Privacy, has been looked at by the Supreme Court as a right to be free from State interference, however, the Committee’s report looks at privacy in tandem with other jurisdictions where the right to privacy is looked at as a right to personal development and autonomyoffering a zone of interaction even in public spaces [SeePG and JH v The United Kingdom App no 44787/98 (ECtHR, 25 September 2001)].
“354B. Voyeurism –
Whoever watches a woman engaging in a private act in circumstances where she would usually have the expectation of not being observed either by the perpetrator, or by any other person at the behest of the perpetrator shall, be punished on first conviction with imprisonment of either description for a term which shall not be less than one year, but may extend to three years, and with fine, and be punished on a second or subsequent conviction, with imprisonment of either description for a term which shall not be less than three years, but may extend to seven years, and also with fine.
Explanation 1: ‘Private act’, in the context of this provision, is an act carried out in a place which, in the circumstances, would reasonably be expected to provide privacy, and where the victim’s genitals, buttocks or breasts are exposed or covered only in underwear; or the victim is using a lavatory; or the person is doing a sexual act that is not of a kind ordinarily done in public.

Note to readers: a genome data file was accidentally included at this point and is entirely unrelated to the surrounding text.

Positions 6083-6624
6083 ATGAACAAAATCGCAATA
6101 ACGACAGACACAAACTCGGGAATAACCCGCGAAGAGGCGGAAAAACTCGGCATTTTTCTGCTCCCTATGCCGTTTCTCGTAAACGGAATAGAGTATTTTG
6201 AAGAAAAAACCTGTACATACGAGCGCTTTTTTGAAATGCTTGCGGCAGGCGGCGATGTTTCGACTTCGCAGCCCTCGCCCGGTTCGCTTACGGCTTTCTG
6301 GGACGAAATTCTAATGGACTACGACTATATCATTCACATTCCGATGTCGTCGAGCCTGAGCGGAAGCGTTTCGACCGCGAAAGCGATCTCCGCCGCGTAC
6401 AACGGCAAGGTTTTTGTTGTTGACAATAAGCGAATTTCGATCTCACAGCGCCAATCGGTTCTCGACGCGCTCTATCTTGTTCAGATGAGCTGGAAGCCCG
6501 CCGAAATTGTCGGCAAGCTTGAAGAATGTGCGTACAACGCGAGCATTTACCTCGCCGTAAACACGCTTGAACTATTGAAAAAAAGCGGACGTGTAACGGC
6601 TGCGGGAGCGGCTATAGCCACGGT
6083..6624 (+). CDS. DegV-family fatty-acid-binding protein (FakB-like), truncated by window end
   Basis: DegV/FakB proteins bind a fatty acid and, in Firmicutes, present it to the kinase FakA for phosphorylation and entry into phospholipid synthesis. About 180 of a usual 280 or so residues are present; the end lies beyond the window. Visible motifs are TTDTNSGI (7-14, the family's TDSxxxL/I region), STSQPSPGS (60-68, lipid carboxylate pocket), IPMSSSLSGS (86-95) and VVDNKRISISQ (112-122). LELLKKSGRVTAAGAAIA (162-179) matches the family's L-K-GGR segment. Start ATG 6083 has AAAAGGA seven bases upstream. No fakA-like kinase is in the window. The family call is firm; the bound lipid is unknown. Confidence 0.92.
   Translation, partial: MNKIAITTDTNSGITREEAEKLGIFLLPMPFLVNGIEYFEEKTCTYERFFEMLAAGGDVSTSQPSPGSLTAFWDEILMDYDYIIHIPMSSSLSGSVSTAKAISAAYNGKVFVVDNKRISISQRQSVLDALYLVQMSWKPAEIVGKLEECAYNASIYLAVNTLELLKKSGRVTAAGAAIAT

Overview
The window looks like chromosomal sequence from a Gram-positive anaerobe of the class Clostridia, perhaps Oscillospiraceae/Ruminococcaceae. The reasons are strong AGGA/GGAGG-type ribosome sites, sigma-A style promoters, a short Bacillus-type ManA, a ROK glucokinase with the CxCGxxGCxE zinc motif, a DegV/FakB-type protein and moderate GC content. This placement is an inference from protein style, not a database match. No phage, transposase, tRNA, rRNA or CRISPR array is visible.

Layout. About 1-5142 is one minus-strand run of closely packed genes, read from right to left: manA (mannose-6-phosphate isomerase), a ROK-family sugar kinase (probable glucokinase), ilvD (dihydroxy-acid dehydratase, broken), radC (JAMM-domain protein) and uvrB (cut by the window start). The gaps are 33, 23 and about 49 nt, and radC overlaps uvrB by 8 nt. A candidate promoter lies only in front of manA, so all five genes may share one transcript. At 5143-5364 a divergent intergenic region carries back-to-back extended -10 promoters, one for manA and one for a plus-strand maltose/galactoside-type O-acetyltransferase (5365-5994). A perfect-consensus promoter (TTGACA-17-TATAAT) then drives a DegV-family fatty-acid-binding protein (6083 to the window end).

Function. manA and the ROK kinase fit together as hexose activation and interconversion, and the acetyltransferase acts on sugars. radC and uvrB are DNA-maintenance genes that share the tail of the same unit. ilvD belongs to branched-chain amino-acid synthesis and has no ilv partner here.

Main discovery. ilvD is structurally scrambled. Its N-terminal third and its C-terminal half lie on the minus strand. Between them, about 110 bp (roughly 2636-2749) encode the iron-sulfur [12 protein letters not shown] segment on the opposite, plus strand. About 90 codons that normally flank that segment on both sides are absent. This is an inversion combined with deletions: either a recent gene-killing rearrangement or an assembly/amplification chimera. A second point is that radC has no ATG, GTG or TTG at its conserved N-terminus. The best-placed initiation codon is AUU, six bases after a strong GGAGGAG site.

Explanation 2: If the victim consented to capture of the images or other material, but not to their dissemination to third persons, such dissemination shall be considered an offence within this section.”
This proposed section seems to be an extension of section 66E of the IT Act, which prohibits capturing, publishing or transmitting of image of private area of any person without their consent thereby, disallowing online voyeurism. The recommendation of the Committee goes further than the aforementioned section and also prohibits and punishes the viewing of woman engaged in private acts. It should also be noted that this section acknowledges the aspect of recidivism in persons engaging in such activities. The recommendation is an attempt to punish ‘peeping toms’ and punishes watching women engaging in private act where a ‘legitimate expectation of privacy’ ensues. An act would come within the confines of the definition of a ‘private act’ if a reasonable expectation of privacy exists and the victim’s genitals, buttocks or breasts are exposed or covered only in underwear. Further, the usage of a lavatory by a victim or sexual acts which are ordinarily not done in public are also classified as private acts